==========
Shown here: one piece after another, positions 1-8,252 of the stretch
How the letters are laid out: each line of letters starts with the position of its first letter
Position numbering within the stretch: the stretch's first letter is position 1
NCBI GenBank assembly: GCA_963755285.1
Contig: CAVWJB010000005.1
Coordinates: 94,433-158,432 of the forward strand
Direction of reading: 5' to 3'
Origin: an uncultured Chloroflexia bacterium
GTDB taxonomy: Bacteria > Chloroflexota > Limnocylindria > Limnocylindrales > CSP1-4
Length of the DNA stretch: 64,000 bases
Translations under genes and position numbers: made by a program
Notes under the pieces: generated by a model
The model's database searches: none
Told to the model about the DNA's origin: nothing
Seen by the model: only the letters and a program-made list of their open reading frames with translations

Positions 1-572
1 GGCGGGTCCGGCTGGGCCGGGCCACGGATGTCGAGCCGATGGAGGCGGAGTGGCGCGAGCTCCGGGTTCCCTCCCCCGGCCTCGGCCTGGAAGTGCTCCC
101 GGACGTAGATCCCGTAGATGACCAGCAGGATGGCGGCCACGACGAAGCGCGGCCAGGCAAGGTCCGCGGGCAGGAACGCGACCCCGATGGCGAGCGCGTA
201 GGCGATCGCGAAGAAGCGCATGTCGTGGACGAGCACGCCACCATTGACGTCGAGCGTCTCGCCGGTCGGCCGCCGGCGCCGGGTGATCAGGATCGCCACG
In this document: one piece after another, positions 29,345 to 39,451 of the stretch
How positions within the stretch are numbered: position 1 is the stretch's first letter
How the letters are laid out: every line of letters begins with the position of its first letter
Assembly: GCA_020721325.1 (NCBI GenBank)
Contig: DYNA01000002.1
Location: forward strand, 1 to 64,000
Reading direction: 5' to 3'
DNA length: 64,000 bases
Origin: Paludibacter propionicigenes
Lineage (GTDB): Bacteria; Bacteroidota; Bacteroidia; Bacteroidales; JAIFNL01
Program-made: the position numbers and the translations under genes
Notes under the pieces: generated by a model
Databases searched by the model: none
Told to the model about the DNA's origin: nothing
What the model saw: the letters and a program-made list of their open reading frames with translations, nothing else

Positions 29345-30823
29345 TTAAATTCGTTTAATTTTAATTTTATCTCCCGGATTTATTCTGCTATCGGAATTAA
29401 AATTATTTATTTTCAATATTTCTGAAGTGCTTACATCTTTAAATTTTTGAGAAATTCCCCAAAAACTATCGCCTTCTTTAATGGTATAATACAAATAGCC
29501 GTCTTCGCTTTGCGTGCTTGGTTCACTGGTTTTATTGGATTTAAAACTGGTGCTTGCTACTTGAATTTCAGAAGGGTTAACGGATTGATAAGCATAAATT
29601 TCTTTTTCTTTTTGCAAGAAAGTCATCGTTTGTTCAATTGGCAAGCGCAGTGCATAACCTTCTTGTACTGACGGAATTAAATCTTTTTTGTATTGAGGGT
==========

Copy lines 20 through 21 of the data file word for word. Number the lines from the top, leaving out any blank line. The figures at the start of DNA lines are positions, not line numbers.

In this document: one piece after another, positions 29,345 to 39,451 of the stretch
How positions within the stretch are numbered: position 1 is the stretch's first letter